Terence Blanchard: Jazz History in Every Note

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Trumpet player, bandleader, composer and arranger Terence Blanchard is one of the most critically recognised players in jazz music today. A twelve-time Grammy nominee and five-time Grammy award recipient, Blanchard’s lush, cinematic writing style is at once timeless and yet entirely contemporary, with a tip of the hat to the ghosts of jazz greats past, but with a unique and haunting character that is 100% his own.

Said Vanity Fair of Blanchard, “He plays the most coolly expressive trumpet in jazz, transmuting the instrument’s repertoire of smears, growls, peeps, and blasts into an astonishingly fluid language both luxurious and controlled,” while the Wall Street Journal stated, “Bold, modern jazz that’s respectful of the tradition and served with style and emotion. His writing is superb and heartfelt, his playing perfect…”

You can hear all of jazz history in every note.

Born in New Orleans, Blanchard studied at NOCCA (New Orleans Center for Creative Arts) as a teenager. His professional ascent began while he was still a student on scholarship at Rutgers, touring with the Lionel Hampton Orchestra.  In 1982, Blanchard was tapped by Wynton Marsalis of Art Blakey’s Jazz Messengers to replace him on trumpet and as Musical Director in a group that also included pianist Mulgrew Miller and saxophonist Donald Harrison.

Blanchard embarked upon a solo career in 1990. Shortly thereafter, he entered into what was to become an immensely successful ongoing creative collaboration with filmmaker Spike Lee when he played on the soundtracks to Do the Right Thing and Mo’ Blues. Terence has since composed the music for all of Lee’s movies, including 25th Hour, Clockers, Malcolm X and Inside Man.

In the years that followed, Blanchard was called upon to score films for other directors, as well as making a series of records for Columbia, Sony Classical, and Blue Note, among them In My Solitude: The Billie Holiday Songbook (1994), Romantic Defiance (1995), The Heart Speaks (1996), Wandering Moon (2000), Let’s Get Lost (2001) and Flow (2005), which received two Grammy Award nominations.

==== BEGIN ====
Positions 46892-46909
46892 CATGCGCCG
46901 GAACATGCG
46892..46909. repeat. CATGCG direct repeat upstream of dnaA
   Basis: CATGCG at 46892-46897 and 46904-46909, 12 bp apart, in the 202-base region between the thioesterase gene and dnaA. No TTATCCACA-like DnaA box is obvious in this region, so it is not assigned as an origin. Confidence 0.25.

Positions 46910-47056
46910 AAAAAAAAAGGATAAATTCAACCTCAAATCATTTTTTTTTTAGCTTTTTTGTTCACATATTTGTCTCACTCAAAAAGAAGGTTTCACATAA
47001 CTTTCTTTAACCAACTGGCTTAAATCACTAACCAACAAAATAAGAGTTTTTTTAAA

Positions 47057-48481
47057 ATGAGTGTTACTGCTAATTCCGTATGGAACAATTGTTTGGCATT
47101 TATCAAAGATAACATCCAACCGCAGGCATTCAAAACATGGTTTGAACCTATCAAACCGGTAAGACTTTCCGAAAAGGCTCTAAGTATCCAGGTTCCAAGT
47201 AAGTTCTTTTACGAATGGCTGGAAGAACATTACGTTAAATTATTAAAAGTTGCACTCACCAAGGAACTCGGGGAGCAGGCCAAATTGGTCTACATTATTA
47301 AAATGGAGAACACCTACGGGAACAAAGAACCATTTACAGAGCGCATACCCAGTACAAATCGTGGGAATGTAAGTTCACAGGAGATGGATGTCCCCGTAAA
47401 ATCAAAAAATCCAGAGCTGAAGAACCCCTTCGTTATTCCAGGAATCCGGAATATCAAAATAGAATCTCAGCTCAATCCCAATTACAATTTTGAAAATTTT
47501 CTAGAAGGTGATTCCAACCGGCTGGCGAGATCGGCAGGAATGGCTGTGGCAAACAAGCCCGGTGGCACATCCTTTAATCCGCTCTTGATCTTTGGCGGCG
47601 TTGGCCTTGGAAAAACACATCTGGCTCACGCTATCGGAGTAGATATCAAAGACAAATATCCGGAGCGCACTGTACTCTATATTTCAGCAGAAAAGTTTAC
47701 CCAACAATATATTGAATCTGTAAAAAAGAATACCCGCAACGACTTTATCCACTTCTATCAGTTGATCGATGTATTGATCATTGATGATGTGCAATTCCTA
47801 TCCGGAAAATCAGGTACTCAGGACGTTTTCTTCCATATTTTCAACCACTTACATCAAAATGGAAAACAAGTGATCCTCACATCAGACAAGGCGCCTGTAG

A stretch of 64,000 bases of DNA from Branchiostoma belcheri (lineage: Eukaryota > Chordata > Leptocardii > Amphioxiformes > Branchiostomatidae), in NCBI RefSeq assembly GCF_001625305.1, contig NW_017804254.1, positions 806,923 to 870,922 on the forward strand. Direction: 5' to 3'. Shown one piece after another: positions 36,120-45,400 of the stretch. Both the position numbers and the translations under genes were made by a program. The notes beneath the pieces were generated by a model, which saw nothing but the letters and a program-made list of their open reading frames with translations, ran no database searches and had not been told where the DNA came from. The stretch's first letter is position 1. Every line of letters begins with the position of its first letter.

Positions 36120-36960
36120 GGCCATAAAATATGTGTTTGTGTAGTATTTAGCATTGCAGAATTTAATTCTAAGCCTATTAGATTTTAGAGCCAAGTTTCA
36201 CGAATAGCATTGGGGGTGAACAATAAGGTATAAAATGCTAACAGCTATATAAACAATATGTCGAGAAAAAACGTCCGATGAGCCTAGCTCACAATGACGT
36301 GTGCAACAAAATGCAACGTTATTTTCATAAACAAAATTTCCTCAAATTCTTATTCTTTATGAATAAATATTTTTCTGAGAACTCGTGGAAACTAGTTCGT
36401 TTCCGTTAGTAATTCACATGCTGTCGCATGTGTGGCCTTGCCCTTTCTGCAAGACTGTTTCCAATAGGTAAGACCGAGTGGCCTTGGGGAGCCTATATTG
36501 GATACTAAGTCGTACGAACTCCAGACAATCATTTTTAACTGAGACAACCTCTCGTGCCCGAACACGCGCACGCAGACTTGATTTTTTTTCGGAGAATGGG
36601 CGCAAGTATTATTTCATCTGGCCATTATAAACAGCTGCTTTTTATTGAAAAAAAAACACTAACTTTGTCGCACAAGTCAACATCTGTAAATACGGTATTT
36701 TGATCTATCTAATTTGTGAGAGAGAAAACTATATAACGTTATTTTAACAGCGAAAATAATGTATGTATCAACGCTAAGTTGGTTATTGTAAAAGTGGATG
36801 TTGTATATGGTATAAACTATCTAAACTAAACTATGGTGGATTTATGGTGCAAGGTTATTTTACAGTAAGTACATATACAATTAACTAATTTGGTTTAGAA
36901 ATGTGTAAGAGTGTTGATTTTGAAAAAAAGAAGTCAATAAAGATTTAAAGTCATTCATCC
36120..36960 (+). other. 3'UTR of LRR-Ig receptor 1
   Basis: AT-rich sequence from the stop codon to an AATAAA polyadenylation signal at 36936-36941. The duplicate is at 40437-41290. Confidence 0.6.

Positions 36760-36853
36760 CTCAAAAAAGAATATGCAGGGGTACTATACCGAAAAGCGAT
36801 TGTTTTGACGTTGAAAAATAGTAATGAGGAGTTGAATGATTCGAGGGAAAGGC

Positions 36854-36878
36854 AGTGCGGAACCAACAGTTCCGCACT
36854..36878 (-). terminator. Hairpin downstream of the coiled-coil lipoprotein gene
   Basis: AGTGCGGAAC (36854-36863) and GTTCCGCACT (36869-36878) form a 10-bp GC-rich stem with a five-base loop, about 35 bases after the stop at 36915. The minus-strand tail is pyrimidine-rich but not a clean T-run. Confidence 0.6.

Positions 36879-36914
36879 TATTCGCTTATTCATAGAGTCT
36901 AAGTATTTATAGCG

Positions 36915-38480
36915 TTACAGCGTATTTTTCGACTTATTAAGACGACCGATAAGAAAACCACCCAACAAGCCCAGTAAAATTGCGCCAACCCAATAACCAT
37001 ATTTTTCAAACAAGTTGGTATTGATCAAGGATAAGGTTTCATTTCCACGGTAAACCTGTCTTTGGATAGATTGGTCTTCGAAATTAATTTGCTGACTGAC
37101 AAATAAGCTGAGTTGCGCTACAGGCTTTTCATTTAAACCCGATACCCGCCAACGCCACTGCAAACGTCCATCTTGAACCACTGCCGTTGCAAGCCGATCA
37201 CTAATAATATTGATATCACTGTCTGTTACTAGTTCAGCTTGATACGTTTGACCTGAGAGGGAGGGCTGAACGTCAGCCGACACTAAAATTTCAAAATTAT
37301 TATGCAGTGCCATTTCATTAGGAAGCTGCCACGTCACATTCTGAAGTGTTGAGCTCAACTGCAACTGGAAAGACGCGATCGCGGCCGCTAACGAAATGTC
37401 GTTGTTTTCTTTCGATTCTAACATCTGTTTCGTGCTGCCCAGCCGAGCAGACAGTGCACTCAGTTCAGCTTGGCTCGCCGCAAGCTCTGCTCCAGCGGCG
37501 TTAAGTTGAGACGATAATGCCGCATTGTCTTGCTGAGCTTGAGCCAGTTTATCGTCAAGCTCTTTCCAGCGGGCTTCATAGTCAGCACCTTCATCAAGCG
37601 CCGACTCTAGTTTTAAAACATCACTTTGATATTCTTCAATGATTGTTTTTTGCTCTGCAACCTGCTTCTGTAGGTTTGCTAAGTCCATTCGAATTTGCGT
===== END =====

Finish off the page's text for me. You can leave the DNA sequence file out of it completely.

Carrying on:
However, the best was yet to come, and was born in the aftermath of tragedy: Hurricane Katrina. As a resident of New Orleans during what became a defining moment for so many, Blanchard drew upon the suffering and loss that he found on his very doorstep — his own mother lost her home in the disaster — for A Tale of God’s Will: A Requiem for Katrina, 2007’s Grammy winner for Best Large Jazz Ensemble Album. First conceived in the form of music for Spike Lee’s four-hour HBO documentary, When the Levees Broke, Blanchard then expanded the initial four song repertoire – “Levees, “Wading Through,” “The Water” and “Funeral Dirge” – into a thirteen track recording, with equally worthy contributions from band members Brice Winston (saxophone), Aaron Parks (piano), Derrick Hodge (bass) and Kendrick Scott (drums).

Said Blanchard of the work: “This is what we are called to do as artists…we document our social surroundings and give our impressions of events… I knew I needed to express this musically to keep the story alive.”

For all his accomplishments as in the studio, Blanchard has a passion for performing, and has said that he prefers it to recording: “Recording is a hard process…you’re very self conscious. There’s something that happens when the engineer says we’re rolling – all of a sudden you know, this is forever. But I love live performance: it doesn’t really matter where we are, whether it’s concert hall or a small club…that’s the thing that I love.”

Blanchard’s other passion is education, and he is the Artistic Director of the Thelonious Monk Institute of Jazz Performance, a two-year invitation-only master’s program. Though formerly based at the University of Southern California in Los Angeles, the Institute moved to Loyola University in New Orleans in 2007 as part of the effort to revitalize the city.

Blanchard’s latest projects include the 2009 CD for Concord Records, Choices, where his signature atmospheres are a backdrop for spoken word readings by author/activist Dr. Cornel West, along with more straight ahead jazz pieces featuring neo-soul guest vocalist Bilal.

For his San Jose Jazz Festival performance, Blanchard will be joined by saxophonist Winston and drummer Scott, along with pianist Fabian Almazan and Josh Crumbly on bass. You will be treated to jazz at its very best.

Is there a particular Terence Blanchard album or song you particularly cherish? Feel free to share it with us on our Facebook post.